As millions of people flee Venezuela, the UNHCR has categorized the situation as an emergency. CWB – USA worked with Venezuelan migrants and their host communities in Ecuador. Josie Mae writes about the multi-layered power of circus.
The Storytelling Power of Circus
I arrive at our second show in Ecuador with an open heart and present mind. We’re in a Colombian neighborhood called Esmereldas, just outside of San Lorenzo. My goal for this show: to have no expectations and play in the moment.
As we leave the city center and approach the barrio, my fellow payas@s and I lean out the windows of the vehicle and shout to those in the streets, inviting everyone to come watch the show!
When we arrive, we’re met by an audience of 100 people. It’s mostly children seated on the cement bleachers of a small fútbol field, and much more intimate than our show the day before (500 school children in a enormous gymnasium). We warm up the crowd with some energizing games, magic tricks, blowing bubbles, smiling and giving high-5s. They’re apprehensive at first—one young boy is terrified, crying and screaming—but little by little they lean into our play. After an introduction from our partner organization, Servicio Jesuita a los Refugiados, we begin the show, The Story of the Migrant Hen!
We sing and dance and work together as a team, weaving our technical skills with with a potent message: migration is a human right. I’m reminded of clowning’s power as a storytelling vehicle.
The audience remains quiet during my juggling routine. I try to glance at their faces between tricks, but it’s hard to see. Insecurity kicks in: Am I boring them? Is my juggling good enough? Laughter isn’t the only emotion transmuted through circus. Awe, surprise, reflection, excitement, and inspiration are just as prevalent as joy and smiles.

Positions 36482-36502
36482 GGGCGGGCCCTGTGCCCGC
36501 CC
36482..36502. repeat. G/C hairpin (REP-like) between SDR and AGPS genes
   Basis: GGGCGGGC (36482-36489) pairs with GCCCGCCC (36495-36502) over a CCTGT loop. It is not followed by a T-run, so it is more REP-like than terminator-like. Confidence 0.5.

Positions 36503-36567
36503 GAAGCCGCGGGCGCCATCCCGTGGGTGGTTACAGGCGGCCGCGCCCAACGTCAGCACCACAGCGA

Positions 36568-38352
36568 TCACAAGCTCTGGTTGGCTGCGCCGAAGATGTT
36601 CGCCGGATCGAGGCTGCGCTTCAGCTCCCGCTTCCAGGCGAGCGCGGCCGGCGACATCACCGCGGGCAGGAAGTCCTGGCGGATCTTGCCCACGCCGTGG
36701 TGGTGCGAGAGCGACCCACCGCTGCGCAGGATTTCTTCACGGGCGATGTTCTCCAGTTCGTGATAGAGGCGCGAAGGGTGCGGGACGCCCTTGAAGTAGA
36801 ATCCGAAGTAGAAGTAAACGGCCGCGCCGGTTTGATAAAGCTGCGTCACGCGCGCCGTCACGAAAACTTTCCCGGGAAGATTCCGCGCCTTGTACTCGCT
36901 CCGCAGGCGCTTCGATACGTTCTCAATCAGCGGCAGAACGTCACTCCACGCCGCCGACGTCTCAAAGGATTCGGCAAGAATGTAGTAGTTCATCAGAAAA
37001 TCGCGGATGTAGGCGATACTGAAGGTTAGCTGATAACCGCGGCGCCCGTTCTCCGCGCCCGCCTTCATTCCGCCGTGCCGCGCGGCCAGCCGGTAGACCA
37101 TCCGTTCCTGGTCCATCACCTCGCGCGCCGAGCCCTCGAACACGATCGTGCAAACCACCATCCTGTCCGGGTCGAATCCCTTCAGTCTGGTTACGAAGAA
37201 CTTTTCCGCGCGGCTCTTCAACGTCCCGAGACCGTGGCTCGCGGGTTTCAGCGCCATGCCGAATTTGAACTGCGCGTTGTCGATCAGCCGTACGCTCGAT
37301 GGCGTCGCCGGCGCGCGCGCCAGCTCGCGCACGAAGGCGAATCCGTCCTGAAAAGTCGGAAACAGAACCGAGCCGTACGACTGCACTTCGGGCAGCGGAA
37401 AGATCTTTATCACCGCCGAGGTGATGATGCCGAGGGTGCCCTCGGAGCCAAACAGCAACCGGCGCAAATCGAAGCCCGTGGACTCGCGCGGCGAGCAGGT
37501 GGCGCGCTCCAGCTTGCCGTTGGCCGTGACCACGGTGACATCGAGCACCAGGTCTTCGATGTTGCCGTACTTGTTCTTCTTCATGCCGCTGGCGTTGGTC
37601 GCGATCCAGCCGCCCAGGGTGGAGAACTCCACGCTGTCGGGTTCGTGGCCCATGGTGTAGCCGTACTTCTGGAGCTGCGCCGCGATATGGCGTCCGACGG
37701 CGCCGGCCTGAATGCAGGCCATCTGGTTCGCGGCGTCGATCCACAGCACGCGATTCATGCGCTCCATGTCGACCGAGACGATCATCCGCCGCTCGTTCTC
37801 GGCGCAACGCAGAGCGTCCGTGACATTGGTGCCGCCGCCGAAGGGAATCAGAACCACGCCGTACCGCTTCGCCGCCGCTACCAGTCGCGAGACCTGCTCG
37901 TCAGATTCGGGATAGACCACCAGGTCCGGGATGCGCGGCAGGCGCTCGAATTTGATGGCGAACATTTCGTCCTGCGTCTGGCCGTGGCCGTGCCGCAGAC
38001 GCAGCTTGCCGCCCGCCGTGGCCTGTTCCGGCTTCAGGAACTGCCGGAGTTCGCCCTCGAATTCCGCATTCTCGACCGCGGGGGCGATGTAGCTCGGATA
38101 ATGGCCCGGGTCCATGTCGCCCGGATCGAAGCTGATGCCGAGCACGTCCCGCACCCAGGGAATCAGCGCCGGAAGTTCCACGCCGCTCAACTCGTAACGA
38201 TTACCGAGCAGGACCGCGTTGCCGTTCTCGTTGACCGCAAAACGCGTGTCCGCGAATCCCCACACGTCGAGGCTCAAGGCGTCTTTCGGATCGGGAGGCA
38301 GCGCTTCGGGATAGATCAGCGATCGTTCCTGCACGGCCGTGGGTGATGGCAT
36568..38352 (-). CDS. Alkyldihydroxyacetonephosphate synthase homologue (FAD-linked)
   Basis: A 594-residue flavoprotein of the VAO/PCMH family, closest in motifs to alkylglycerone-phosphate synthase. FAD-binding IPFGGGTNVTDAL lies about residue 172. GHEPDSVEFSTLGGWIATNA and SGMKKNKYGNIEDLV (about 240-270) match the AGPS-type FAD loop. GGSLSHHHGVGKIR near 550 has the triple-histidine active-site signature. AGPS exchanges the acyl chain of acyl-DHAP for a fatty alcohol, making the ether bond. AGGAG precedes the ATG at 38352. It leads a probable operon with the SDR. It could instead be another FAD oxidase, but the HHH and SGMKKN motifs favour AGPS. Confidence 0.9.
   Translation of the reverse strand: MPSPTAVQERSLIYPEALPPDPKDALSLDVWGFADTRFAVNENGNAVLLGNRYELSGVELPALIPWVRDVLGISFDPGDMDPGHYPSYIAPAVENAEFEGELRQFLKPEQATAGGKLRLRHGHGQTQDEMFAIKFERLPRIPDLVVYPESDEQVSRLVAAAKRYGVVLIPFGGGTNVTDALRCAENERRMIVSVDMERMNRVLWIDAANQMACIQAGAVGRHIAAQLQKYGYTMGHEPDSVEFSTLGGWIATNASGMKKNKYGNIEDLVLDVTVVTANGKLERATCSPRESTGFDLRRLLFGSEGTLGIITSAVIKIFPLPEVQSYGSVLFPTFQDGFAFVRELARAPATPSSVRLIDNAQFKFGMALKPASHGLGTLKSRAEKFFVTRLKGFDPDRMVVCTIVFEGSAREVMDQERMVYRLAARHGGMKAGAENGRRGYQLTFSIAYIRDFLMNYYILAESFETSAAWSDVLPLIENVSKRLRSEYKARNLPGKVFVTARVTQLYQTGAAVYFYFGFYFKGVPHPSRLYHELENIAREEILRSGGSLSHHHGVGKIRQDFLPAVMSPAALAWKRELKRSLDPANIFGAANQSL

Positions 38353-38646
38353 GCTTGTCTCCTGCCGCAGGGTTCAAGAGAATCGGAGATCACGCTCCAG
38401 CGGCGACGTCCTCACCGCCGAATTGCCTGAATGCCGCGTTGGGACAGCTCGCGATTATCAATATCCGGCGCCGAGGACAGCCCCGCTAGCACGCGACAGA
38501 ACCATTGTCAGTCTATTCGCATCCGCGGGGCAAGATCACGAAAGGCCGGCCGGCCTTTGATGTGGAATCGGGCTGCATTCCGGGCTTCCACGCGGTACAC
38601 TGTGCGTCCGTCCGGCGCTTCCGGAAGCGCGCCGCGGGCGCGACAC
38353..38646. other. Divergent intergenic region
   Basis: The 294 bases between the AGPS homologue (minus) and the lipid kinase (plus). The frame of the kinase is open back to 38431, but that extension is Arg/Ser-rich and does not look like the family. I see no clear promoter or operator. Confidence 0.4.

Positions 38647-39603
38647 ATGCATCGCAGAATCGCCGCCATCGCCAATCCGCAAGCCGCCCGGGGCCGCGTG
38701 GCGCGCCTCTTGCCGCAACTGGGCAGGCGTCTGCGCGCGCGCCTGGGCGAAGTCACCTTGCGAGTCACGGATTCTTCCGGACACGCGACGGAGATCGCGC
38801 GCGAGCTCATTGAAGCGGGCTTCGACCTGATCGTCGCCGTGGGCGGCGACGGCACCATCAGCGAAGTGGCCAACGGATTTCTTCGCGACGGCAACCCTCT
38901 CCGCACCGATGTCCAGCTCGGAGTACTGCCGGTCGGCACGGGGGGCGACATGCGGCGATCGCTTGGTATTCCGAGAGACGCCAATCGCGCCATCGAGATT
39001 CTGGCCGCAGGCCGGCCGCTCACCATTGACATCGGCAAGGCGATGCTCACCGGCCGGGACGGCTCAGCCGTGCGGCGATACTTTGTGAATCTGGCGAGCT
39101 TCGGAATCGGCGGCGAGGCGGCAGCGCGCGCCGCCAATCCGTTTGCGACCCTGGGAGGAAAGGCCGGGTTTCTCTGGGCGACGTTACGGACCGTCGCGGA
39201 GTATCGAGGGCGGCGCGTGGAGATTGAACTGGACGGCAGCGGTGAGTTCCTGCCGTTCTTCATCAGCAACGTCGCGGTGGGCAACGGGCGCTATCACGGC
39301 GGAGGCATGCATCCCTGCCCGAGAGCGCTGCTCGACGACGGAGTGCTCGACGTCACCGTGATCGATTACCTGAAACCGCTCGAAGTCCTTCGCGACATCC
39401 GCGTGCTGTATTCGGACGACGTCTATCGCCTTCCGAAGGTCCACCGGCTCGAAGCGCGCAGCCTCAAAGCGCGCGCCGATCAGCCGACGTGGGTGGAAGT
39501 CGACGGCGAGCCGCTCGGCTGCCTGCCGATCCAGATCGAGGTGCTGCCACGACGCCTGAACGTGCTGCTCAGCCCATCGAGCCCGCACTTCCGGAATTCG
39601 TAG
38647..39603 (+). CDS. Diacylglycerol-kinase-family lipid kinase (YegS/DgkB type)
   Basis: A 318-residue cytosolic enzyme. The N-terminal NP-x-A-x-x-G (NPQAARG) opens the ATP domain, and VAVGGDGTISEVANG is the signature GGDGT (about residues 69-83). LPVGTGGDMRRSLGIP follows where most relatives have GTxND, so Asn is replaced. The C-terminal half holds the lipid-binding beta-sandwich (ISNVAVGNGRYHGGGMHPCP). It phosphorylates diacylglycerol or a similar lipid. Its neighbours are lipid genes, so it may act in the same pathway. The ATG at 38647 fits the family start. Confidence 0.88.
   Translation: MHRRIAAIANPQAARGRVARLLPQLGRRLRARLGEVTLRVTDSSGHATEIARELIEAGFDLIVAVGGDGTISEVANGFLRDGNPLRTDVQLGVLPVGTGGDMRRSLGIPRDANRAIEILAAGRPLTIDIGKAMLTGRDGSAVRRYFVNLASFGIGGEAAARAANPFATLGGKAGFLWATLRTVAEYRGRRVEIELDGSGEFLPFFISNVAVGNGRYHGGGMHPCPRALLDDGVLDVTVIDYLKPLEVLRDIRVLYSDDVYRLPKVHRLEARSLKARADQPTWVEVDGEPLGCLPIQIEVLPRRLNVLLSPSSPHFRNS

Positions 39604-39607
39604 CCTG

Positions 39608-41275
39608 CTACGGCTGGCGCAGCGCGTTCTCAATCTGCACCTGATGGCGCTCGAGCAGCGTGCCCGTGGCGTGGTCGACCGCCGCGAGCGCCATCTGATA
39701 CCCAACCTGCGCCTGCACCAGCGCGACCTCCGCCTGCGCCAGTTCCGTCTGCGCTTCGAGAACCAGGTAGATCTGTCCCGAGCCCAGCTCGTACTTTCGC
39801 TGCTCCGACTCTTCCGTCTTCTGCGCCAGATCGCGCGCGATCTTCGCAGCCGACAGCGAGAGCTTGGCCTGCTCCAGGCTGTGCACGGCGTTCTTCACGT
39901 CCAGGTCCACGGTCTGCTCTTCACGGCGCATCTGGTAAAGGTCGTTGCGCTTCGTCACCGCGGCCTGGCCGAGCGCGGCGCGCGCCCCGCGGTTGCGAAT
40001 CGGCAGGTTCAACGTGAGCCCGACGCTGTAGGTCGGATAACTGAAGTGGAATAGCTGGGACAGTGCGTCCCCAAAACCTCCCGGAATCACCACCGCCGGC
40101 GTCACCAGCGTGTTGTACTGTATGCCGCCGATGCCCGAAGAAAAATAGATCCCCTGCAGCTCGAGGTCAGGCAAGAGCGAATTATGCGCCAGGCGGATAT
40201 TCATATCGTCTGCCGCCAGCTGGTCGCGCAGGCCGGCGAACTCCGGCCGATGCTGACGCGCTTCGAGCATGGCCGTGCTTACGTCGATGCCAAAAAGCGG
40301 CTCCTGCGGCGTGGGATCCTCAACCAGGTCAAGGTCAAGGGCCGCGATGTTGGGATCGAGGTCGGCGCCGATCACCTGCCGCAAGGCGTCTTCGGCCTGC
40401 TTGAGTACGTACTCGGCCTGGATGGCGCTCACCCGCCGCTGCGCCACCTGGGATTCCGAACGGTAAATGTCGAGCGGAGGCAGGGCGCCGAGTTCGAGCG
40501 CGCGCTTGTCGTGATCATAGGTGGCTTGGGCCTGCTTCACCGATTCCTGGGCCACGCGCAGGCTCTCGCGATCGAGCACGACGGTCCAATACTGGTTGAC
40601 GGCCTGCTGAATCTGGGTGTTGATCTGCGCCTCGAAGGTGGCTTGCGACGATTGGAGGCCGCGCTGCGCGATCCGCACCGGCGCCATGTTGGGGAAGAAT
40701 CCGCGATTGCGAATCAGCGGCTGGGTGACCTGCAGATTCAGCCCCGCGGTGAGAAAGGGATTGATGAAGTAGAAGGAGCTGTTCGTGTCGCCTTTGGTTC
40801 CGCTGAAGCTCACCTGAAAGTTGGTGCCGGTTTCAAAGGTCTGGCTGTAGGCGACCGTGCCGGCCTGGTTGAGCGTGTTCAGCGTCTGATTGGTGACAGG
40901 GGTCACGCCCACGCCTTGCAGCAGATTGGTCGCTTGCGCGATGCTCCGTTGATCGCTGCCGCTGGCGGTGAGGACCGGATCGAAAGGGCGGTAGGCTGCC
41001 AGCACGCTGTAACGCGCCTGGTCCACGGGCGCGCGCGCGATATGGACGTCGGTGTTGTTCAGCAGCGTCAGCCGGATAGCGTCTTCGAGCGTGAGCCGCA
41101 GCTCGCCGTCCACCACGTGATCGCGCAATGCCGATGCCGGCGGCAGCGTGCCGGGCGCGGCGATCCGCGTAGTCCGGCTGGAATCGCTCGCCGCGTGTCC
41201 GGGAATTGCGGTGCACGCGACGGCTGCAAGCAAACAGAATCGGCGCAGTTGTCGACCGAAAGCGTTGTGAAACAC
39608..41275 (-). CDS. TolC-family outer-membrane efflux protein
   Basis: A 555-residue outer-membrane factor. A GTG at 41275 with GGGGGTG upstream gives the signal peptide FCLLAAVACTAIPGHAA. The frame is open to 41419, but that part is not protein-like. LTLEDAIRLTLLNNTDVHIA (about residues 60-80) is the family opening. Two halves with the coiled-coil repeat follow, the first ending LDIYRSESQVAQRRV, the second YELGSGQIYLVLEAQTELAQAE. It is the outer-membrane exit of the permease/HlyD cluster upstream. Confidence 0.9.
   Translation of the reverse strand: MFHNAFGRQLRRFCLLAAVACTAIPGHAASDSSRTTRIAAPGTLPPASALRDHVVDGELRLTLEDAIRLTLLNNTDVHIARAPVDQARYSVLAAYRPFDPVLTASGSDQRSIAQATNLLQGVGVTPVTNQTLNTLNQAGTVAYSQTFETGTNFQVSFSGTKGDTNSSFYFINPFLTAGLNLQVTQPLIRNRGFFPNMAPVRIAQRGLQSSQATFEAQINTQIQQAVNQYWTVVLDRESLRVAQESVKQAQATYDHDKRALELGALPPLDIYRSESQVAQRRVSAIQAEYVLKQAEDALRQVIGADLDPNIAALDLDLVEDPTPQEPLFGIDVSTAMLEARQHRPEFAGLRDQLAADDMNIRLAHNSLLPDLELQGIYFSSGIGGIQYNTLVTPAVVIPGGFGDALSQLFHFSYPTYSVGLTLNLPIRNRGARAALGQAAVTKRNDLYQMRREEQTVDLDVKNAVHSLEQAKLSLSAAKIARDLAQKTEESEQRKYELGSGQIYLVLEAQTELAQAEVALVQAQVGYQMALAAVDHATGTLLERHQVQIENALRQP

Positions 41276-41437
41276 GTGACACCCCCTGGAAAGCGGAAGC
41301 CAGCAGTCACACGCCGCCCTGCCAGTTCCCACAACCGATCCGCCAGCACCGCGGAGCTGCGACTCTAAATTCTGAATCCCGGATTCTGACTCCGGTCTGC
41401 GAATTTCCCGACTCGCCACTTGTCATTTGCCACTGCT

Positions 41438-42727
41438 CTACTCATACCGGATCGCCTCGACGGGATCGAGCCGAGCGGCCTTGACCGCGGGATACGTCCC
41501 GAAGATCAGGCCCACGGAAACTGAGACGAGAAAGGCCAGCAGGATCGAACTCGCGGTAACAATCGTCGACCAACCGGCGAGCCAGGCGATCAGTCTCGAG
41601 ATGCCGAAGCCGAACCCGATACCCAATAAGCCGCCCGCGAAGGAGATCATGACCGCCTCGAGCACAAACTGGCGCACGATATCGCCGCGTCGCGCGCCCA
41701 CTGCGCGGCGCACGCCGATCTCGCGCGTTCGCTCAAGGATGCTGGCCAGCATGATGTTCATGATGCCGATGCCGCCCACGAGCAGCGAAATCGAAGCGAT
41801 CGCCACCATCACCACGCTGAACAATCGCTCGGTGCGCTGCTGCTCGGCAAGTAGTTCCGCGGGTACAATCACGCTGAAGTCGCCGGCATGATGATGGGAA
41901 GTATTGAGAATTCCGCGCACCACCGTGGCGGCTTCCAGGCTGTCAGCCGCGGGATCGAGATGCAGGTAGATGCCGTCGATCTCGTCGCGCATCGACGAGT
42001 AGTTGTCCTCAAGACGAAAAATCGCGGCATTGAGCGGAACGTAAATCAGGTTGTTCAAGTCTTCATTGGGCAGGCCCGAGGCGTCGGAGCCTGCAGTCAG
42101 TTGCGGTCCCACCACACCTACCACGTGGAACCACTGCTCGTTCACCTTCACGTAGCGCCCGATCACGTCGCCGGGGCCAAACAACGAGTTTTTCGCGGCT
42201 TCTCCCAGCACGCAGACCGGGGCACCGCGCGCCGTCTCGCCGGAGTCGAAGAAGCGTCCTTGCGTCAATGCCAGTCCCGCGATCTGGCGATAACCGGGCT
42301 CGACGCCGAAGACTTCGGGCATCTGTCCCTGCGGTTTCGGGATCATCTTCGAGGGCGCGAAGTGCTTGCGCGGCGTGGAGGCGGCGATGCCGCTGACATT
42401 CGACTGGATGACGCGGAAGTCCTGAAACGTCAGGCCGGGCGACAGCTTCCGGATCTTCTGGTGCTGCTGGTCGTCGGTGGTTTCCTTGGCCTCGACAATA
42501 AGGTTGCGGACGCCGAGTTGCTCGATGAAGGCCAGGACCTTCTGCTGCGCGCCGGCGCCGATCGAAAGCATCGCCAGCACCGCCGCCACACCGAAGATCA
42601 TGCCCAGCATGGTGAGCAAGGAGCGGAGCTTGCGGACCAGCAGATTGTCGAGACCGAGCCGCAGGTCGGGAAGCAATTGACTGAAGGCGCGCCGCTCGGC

Our music and noise draws in about 50 more people as we continue the show, and they crowd around the side of the fútbol field. I notice a middle-aged man in a white shirt who has just arrived, and he’s laughing from the tips of his toes to the top of his head. His smile remains even during the quieter moments of storytelling. It grounds me throughout the show. When I’m feeling lost and disconnected, I look to this man with his total presence in the spectacle, and I’m able to drop in deeper. Circus can transport someone from their reality into a world of levity, play, and imagination.
We finish up the show to much applause from the public and then take our places in the audience. A dozen local kids have prepared a dance to share. They stand in formation holding paper signs with words like “love,” “family,” “name,” “migration,” “home,” and “happiness.” They’re describing the rights of the child. They dance along to a song declaring their rights while I think about the vulnerability of the people we’re working with and the circumstances they’re in. I’m flooded with emotion while reflecting on the impact of clowning and my privilege to do this work.
The man in the white shirt approaches me after the show and introduces himself. His name is Stalin, and he thanks us over and over for coming. “It’s been a long time since we’ve laughed this hard,” he says. In turn, I thank him for being my beacon during the show.